The drive from Melbourne to Nhill takes you through the Grampians which offer unique Aborginal rock art and wildlife including kangaroos and koalas. Nearby are famous wineries. The drive from Sydney is straightforward until Hay, then it zigzags along single-lane country roads, it’s picturesque but you’ll need GPS to know which streets to turn at.
Do you need the Melbourne and Victoria Lonely Planet Guidebook? Get it from the Book Depository with Free Shipping (and keep this website going in the process).
Nhill is more than just a quick pit stop, it’s a genuinely friendly community, with fascinating free attractions, close to desert national parks, and Aboriginal rock art. Don’t regret just passing through, stay a night or two, and explore it all, in Nhill.
Most shops in Nhill are cash only. There is an NAB ATM on Victoria St and the IGA Supermarket next to the Caltex Roadhouse offers EFTPOS.
Attractions in Nhill
Pinball Museum, 21-22 Dimboola Rd Nhill. Free entry. Open 7 days a week, 9am to 9pm (check with motel).
Weeping Yellow Gum, Cameron Reserve, Western Highway, Lawloit. Approx 15km south west of Nhill. Free entry.
Talking Draught Horse Statue, Goldsworthy Park in Nhill, opposite Amber’s Sweet Bliss. Free entry.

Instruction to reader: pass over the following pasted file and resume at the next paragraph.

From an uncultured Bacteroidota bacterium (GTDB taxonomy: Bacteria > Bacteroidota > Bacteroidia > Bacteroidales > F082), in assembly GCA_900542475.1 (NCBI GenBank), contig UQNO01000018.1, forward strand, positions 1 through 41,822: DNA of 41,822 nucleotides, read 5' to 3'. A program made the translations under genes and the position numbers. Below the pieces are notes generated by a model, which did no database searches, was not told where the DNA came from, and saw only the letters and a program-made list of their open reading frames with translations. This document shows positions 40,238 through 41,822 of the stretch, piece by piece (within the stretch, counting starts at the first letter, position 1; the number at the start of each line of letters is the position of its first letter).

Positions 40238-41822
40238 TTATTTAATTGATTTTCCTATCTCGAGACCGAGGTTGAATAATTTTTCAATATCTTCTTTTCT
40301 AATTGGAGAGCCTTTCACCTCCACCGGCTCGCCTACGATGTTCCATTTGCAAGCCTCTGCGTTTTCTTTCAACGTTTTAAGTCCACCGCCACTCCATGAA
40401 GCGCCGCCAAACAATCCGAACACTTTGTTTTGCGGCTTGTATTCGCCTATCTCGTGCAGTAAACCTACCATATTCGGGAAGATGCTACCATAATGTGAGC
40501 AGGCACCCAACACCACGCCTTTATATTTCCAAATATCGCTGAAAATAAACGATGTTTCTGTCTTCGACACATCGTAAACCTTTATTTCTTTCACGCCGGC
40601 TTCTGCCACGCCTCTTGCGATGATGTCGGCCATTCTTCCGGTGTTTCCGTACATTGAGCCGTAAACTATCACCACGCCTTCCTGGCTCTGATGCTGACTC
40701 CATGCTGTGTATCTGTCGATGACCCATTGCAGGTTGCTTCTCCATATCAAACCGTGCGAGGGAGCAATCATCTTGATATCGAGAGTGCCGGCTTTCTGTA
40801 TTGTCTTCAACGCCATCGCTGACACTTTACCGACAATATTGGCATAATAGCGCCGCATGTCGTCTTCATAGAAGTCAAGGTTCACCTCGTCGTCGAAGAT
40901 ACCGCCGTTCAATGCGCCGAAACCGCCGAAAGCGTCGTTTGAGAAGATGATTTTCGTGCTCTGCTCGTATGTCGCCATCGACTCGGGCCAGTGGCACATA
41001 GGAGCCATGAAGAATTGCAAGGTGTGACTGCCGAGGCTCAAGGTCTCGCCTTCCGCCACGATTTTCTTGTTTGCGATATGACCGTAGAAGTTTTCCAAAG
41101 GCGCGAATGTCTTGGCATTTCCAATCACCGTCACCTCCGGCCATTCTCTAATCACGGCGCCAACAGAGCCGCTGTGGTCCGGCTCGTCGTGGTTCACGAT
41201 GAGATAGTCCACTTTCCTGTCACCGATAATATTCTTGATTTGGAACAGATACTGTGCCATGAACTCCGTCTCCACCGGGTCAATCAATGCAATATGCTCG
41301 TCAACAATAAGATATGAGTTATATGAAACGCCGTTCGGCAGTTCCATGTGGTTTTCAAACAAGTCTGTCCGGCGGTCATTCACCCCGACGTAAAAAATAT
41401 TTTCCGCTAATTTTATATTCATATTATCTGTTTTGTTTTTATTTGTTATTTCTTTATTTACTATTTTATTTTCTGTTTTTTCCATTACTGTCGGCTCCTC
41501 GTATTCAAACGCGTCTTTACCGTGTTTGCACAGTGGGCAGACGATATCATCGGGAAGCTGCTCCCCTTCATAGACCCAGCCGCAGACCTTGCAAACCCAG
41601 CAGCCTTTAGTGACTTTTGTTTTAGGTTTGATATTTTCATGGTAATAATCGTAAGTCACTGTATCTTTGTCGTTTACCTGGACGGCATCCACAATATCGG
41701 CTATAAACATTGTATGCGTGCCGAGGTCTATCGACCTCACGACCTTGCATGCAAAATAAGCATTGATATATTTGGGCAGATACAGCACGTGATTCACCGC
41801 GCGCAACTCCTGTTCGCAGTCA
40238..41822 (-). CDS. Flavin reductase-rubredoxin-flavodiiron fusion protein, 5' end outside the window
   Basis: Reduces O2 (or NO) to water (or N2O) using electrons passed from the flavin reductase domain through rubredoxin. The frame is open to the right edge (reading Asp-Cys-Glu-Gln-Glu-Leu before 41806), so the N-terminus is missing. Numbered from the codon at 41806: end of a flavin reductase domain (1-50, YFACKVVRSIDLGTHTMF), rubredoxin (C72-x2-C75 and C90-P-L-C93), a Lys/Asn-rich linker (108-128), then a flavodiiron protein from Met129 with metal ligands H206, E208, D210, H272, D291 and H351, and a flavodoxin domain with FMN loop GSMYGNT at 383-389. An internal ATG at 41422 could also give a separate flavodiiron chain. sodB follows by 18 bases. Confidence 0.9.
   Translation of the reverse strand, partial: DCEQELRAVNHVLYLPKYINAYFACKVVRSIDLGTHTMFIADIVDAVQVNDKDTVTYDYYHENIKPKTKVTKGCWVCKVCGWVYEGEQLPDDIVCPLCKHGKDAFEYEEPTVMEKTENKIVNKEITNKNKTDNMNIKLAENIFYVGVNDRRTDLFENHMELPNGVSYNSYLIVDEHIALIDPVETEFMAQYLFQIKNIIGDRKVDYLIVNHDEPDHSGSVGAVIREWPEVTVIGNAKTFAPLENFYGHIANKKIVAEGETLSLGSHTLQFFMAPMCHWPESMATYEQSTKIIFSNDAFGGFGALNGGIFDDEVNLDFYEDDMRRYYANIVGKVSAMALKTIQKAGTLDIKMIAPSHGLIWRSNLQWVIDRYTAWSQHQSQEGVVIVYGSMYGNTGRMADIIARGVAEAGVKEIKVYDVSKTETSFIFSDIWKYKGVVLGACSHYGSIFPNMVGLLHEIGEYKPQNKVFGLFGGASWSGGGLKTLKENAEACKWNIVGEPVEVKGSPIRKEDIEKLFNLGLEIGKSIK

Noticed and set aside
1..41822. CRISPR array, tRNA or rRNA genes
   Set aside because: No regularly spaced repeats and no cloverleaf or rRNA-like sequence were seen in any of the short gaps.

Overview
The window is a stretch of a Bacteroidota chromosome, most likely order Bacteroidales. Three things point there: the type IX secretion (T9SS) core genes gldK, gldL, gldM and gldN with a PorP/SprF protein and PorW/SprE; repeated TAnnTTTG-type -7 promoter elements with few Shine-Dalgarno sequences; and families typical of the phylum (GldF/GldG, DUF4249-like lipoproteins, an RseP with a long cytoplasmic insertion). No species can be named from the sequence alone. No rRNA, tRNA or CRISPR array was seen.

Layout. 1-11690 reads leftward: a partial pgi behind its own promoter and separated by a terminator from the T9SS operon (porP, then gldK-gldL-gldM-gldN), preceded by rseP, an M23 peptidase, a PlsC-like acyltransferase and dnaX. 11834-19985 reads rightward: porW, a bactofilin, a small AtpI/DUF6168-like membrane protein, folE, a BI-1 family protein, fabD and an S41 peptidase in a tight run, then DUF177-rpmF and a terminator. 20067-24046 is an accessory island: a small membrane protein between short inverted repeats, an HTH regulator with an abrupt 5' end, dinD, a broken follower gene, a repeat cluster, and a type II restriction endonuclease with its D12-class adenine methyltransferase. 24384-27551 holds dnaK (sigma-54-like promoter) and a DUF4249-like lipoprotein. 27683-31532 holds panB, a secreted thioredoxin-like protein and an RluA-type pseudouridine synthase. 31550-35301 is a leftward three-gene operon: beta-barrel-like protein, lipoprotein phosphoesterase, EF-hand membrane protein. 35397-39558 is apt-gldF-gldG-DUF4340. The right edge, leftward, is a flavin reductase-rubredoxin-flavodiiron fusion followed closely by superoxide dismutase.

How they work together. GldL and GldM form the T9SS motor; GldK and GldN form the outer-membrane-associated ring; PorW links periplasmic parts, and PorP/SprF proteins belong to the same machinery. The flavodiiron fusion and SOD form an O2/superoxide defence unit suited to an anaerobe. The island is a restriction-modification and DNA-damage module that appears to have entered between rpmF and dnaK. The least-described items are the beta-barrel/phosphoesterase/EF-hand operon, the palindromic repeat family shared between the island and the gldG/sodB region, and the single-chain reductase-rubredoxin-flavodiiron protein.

John Shaw Neilson’s house, left side of Western Highway (heading towards Adelaide), after the shops, in front of Nhill Lake, next to the caravan park. Free entry.
Miram East School, Miram East Rd, Nhill. Look on the left, for a brown signpost that says Historical Site.
Nhill Aviation Heritage Centre, Nhill Aerodrome, Nhill. PH: 0428 911 387. $5 entry, open weekends 10am to 4pm or by appointment.
Places to Stay in Nhill
Nhill Oasis Motel – Includes free breakfast and the pinball museum
Zero Inn Motel – Has a pool
Acacia Motor Inn – Includes breakfast and a pool
Little Desert Nature Lodge – Wildlife and desert scenery
Click on hotel links to check prices and make a booking.
Places to Eat in Nhill
Amber’s Sweet Bliss, 29-31 Victoria St Nhill PH: 0418 415 756
Oliver’s Cafe, 34 Victoria St Nhill PH: 03 5391 3094
Olivia Rose Cafe, 24 Victoria St Nhill PH: 03 5391 1661
8, 9, 10 Takeaway, 13 Davis Ave Nhill PH: 0498 639 461
Wimmera Bakery, 16 Nelson St, Nhill PH: 03 5391 1395
Farmer’s Arms Hotel, 2 Victoria St, Nhill PH: 03 5391 1955
Union Hotell, 41 Victoria St, Nhill PH: 03 5391 1722
Opening times can vary so call ahead to double check
Nhill Tourist Information
Goldsworthy Park, Nhill 3180 (on the median strip in town). PH: 03 5391 3086
Nhill Historical Society
104-106 Macpherson St, Old Shire Hall, Nhill 3180
PH: 03 5391 2185 or 03 5391 3131
Nhill Free Press (local newspaper)
14 Victoria St, Nhill 3418 PH: 03 5391 1555
Fuel in Nhill (and after hours food)
BP Nhill Roadhouse, 18 Western Highway Nhill PH: 03 5391 1995
Caltex Roadhouse, 94 Victoria St Nhill, PH: 03 5391 1561
>> If you love travel, then you’ll adore my podcast, Travelosophy.
>> If you enjoyed this, then why not check out my road trip-from ghost towns to the outback blog post.